Farch is a pain, at least at the beginning
Jack Deatherage, Jr.
February, the second longest month of the year, March being the longest. Both months are unpredictable. Warm weather, tempting gardeners to plant onions and peas, is not unheard of. Nor are snowfalls
measured in feet, or temperatures below zero "F" accompanied by nasty biting winds. In my mind there is only one month encompassing this 59 or 60 day time period- Farch. My pagan friends have a different name for this time but I never remember what it is. They also have
celebrations I don't attend, as it's usually too blasted cold, or muddy and miserable for me to venture out onto their hill with its circle and altar. (I'm unlikely to ever be a Nature worshiper.)
Farch is a pain, at least at the beginning. I've usually long settled my garden seed orders and have mapped out the next season's gardens (though they never end up as I picture them in January.) The meads are refusing to clear if they've stopped bubbling at all. The one bottle I have ready to sip is
promised to a friend who is bigger than I am so I'm left sipping commercial wines which Wanda complains I'm spending too much money on. (Mostly she complains when I buy one she doesn't like.)
Once Farch has settled in, it's a fine time to heat the oven! I start building breads to fill the house with yeasty aromas and moist warm air as the breads bake golden brown on their stone. Homemade pizzas become more common as I can't find one for sale anywhere that suits my tastes. Homemade egg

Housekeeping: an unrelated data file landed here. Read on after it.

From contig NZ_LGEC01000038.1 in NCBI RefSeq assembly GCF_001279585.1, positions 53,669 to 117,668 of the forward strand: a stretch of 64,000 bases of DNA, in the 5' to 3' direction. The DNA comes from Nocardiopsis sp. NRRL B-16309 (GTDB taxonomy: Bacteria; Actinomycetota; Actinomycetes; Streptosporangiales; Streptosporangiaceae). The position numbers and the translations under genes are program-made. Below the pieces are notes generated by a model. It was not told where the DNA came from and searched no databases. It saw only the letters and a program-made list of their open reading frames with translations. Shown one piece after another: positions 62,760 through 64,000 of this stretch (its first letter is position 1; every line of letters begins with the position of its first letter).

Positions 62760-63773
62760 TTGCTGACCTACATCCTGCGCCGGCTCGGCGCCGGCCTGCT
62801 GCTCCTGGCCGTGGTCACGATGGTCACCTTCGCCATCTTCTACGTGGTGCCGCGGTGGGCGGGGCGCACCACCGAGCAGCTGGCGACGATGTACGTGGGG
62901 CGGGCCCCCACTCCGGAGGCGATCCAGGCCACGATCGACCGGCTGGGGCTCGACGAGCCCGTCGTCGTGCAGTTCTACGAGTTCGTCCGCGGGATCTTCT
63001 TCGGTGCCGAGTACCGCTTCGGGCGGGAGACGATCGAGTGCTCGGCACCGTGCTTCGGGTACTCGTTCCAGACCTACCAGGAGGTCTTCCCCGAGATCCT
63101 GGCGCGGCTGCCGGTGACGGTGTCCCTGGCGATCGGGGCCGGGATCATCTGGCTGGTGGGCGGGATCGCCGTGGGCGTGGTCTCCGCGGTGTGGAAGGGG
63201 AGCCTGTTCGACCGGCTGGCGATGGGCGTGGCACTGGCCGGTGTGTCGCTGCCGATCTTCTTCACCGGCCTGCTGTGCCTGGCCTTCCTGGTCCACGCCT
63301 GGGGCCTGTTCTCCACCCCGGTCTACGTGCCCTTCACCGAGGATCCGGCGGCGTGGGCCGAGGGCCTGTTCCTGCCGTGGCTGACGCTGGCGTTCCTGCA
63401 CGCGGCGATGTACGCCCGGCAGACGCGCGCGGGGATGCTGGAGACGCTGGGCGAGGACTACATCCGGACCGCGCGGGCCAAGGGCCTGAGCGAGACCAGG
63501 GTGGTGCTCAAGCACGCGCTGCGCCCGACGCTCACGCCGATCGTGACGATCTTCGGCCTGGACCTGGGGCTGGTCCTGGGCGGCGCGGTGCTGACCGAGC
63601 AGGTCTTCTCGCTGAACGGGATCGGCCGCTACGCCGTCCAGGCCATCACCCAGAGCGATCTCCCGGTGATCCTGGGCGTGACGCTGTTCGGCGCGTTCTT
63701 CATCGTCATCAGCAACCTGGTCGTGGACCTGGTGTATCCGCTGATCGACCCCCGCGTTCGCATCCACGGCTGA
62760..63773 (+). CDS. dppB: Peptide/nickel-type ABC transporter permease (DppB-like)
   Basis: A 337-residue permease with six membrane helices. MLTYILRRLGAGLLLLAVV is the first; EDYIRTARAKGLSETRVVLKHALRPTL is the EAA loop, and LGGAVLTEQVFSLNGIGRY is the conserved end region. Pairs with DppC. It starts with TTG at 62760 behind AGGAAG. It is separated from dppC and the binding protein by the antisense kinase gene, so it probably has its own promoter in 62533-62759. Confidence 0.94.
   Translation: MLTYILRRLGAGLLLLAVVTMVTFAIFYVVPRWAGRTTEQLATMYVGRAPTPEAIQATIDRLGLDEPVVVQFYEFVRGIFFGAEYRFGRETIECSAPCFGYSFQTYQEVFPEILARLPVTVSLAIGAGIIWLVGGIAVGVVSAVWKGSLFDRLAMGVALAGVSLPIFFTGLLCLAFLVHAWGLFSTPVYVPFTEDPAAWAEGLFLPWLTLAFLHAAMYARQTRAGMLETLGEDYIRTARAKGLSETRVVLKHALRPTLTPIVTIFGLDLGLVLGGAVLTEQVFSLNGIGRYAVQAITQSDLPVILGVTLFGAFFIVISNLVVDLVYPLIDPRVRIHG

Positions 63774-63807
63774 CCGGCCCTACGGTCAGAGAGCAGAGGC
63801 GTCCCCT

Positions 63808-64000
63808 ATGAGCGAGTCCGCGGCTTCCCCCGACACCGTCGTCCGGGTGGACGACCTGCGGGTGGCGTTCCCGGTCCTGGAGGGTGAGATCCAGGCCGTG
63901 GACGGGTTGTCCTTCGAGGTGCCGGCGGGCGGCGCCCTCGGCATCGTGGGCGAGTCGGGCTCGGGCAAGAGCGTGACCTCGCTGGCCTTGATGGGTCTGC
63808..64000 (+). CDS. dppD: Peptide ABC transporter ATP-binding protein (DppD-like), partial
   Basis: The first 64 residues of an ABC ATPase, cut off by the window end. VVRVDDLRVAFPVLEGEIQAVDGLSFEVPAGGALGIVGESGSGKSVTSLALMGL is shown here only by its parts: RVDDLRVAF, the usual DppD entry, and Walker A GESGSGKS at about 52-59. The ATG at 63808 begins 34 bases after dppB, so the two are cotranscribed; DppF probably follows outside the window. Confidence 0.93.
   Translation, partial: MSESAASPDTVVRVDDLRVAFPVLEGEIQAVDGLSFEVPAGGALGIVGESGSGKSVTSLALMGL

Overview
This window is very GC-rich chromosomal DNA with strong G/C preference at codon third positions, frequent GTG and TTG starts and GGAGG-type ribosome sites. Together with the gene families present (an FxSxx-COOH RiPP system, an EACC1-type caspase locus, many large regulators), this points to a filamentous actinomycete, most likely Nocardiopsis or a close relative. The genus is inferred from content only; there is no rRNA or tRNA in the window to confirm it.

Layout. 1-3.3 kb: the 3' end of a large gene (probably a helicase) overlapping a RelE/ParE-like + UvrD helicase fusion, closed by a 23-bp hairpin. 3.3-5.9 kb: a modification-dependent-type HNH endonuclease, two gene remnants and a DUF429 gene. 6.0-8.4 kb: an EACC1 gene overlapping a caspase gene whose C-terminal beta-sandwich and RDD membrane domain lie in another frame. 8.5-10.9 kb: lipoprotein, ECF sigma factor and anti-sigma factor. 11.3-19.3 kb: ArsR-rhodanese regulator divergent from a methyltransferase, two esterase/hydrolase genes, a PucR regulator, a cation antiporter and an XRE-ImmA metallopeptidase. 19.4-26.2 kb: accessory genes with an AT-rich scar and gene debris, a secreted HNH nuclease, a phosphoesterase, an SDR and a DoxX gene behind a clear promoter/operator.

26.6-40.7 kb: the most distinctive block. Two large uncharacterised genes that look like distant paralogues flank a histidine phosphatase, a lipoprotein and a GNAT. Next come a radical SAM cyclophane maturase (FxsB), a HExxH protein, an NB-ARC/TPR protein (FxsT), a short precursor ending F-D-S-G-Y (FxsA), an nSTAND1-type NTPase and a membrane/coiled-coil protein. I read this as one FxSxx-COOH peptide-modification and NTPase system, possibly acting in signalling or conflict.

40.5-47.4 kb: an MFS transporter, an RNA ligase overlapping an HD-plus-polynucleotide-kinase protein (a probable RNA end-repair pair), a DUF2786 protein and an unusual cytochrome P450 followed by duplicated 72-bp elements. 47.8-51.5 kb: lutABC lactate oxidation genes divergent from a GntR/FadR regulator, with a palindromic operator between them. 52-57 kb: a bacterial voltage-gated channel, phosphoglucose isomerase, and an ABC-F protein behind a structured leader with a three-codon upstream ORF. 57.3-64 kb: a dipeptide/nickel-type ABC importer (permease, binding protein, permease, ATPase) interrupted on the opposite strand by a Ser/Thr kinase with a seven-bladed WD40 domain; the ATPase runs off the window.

noodles, dried on their mahogany and maple rack, end up in soups that also fill the house with fragrant warmth. Nontraditional lasagnas are suddenly on the menu here! Made in a Polish dish we bought from our friends at McKesson House in Fairfield, we layer meats, rice and/or egg noodles, tomato sauces, dried tomatoes and
cheeses no true lasagna lover would dream of using!
Wanda and Raiza take to watching movies while they crochet scarves, blankets and caps. I make runs to the library for books on gardening, jewelry making, Bushido, and of course bread building! The Post Office is always a stop on route to the library. Every day I expect seeds, or books, or tools and
materials for the cottage industry I'm struggling to get off the ground. Some days I get cool stuff like a coyote skull and a rattlesnake tail along with pounds of seeds from a friend in Texas. (She's promised me an armadillo's skull as soon as she manages to kill one digging in her garden.) A friend in Minnesota sometimes
sends homemade balm for my work-chapped hands, or soaps she's made for the coming garden season.
When we can't take being cooped up we run over to York to a farmers market we've been using for years. We stock up on our favorite veggies and meats, buy breakfast or lunch from our favorite vendors and go home by way of route 234, a pleasant drive through PA farmland. This year I started shopping a
little Asian seafood store next to the farmers market. It has a good selection of seaweeds I use to make my lunch soup!
When the weather is too uncomfortable and no one feels like cooking, routines begun in January flow into Farch. We'll call a take-out order in to Smokehouse Alley. As I tend to be the one who has to pick the order up, I'll swing by Paul's Pit Stop for a bottle of wine on the way to the restaurant. Such
meals are an event made more enjoyable if the Mad Bulgarian and my cousin Luke happen to be visiting. Talk ranges over politics to business to the home the Mad Bulgarian and Luke plan to build someday. We talk of our lives in this place and hear stories of Luke's adventures in Europe and the Mad One's life under communism and
how her people struggle with freedom while she sees Americans losing it. Gardens are planned, books discussed, jokes told, glasses lifted in kinship. Winter is griped about!
I despise Farch, but recognize it as a necessary downtime for not only my garden but also my family. We are in each other's company now more than we will be any other time of the year. Like the garlic I planted in October, we over-winter to grow strong and productive come the warmth.
Read other articles by Jack Deatherage, Jr.